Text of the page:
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Audit the gold stock

Stewart Dougherty writes at Goldseek (July 27, 2009):
[T]he gold holdings of the U.S. have not been audited in more than 50 years. One reason given for the lack of an audit is that it would be “too expensive” to conduct one.
Dougherty continues:
Even the Treasury Department’s clandestine $50 billion Exchange Stabilization Fund (ESF), which is only one-fifth the value of America’s reported gold holdings, undergoes an annual audit. For fiscal year 2008, this audit was conducted by KPMG, a well-known, independent CPA firm. KPMG’s 2008 ESF audit uncovered “significant deficiencies,” “material weaknesses,” a “weak control environment,” and “several control deficiencies.” If a Treasury organization subject to annual audits could fail its recent exam as broadly as that, what are we to assume about the safety and security of the people’s gold supply, which, like the national money geyser, the Federal Reserve Bank, is never audited? And if the ESF is audited each year, what legitimate rationale can there be for not auditing the nation’s gold supply? Something isn’t adding up.
But only from our perspective, not the government's. Dougherty then makes a disturbing observation:
For the past 28.5 years, from 1980 through June, 2009, the United States government’s gold holdings have been reported as being essentially constant, at around 262 million ounces. Gold hit a nominal price high of $850.00 per ounce in January, 1980, when a severe recession was developing. (Compared to today, 1980 looks like the bubbliest part of the Roaring 1920s.) Inflation-adjusted (using government CPI figures, which are hotly debated), that price would now exceed $2,400 per ounce, whereas the current market price is only $950.00 per ounce. As GATA (www.gata.org) has demonstrated beyond any doubt, U.S. Treasury and Federal Reserve officials actively monitor and seek to suppress the gold price, because a rising price can signal fiscal, economic and/or fiat currency distress, things that are bad for markets and embarrassing for governments. (GATA’s work in this area has been nothing short of heroic, and is well worth examining in detail.) For gold to be selling today at only 40% of its 1980 inflation-adjusted price, in the midst of the worst financial crisis in the nation’s history, is curious.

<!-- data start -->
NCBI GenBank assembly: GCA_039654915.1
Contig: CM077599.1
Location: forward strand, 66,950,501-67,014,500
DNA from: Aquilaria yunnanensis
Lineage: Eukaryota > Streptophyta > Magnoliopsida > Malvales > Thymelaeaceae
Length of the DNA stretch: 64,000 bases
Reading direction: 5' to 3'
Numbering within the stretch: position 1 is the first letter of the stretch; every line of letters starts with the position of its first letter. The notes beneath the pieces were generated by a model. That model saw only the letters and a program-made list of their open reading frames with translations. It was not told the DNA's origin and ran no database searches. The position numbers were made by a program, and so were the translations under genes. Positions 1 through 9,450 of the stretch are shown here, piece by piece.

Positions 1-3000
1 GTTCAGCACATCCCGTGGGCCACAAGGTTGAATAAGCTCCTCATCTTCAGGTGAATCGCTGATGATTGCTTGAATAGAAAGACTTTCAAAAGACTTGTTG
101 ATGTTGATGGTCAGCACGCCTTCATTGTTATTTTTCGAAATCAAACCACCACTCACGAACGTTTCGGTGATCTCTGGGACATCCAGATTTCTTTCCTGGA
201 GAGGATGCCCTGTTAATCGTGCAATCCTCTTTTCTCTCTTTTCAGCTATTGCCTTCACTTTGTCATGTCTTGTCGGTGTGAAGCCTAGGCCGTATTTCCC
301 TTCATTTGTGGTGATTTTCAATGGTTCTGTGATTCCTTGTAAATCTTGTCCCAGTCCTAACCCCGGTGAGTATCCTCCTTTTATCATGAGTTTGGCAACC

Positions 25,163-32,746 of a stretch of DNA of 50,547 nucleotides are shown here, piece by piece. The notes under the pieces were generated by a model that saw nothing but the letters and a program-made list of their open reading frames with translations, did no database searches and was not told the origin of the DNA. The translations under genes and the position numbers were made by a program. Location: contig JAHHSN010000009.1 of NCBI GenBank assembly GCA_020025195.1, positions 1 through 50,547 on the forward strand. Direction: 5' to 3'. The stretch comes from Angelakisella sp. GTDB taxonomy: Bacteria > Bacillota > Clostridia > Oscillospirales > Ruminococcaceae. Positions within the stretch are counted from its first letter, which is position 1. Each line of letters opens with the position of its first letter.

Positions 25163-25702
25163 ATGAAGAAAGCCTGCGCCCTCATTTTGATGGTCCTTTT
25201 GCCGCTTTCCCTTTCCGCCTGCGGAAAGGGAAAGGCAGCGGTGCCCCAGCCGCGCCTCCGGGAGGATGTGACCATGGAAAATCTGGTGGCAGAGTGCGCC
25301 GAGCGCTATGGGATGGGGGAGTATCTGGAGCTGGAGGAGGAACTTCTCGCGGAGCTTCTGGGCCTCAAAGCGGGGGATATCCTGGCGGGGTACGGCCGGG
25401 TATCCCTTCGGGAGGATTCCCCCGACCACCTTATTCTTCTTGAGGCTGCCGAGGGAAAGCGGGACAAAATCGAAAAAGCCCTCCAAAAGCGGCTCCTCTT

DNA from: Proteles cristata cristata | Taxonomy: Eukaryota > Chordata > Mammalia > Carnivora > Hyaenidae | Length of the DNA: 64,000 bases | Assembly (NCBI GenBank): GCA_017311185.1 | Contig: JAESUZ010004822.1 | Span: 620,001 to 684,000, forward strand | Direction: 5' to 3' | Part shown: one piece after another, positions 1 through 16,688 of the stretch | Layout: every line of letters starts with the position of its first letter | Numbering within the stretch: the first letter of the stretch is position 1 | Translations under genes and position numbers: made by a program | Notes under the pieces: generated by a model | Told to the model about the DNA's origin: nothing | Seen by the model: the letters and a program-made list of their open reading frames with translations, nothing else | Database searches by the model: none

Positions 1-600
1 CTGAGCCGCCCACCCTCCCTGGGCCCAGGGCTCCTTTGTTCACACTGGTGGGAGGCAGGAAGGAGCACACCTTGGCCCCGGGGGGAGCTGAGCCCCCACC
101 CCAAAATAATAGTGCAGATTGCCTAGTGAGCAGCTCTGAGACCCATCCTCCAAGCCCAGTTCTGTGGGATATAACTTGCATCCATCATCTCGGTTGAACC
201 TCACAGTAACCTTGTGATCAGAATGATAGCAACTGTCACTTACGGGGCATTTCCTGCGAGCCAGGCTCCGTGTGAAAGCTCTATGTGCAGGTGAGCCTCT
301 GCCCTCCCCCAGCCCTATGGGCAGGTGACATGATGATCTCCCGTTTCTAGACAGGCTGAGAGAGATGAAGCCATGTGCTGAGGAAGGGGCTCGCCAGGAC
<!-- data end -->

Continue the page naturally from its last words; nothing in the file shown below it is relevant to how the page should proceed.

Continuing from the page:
He then develops three detailed scenarios about the possible status of American's gold stock.

1. Fort Knox scenario - all 261.5 million ounces of gold is really there. "The gold supply is owned free and clear by the United States and its citizens. It is not swapped, hypothecated, pledged, exchanged, leased, sold, claimed, conditionally offered or in any other way compromised with respect to ownership. A full audit of the gold would prove that it exists strictly in bullion form (with no 'paper bullion' or third party warehouse receipts) in the stated depositories. Based on recent fiscal, financial, monetary and economic developments, we view this scenario as possible, but extremely unlikely."

("The United States Bullion Depository, better known as Fort Knox, is said to contain 147.3 million troy ounces of gold, over half the nation’s total reported gold bullion holdings of 261.5 million troy ounces. The remaining 114 million ounces are said to be stored at the Denver and Philadelphia Mints, the West Point Bullion Depository, and the San Francisco Assay Office.")

2. Fort Hocks scenario - an audit would "show that a significant portion of the citizens’ gold has been mobilized by the Treasury and / or the Federal Reserve; in other words, that it has been hocked at the global financial system’s pawn shop. There are many possible means by which this could have happened . . ." He then goes into details about some of these means.

3. Fort Shocks scenario - an audit would "reveal that America’s gold is gone, either in whole, or in part. It might have been sold outright, pledged to counterparties, or otherwise distributed. The belief that there are millions of ounces of gold in Ft. Knox would therefore be a great American delusion. America’s gold could have been sold or exchanged in several ways." He explains how.

Near the end of his must-read article he concludes:
If it becomes known that the United States has surreptitiously hocked or sold its citizens’ gold, the price per ounce would most likely explode. Conceivably, gold would have its first $500 up day as people threw in the towel on other forms of “money” they could no longer understand or trust.
Even if the Fort Knox scenario could be demonstrated as correct, it doesn't mean the other scenarios would never be tried.

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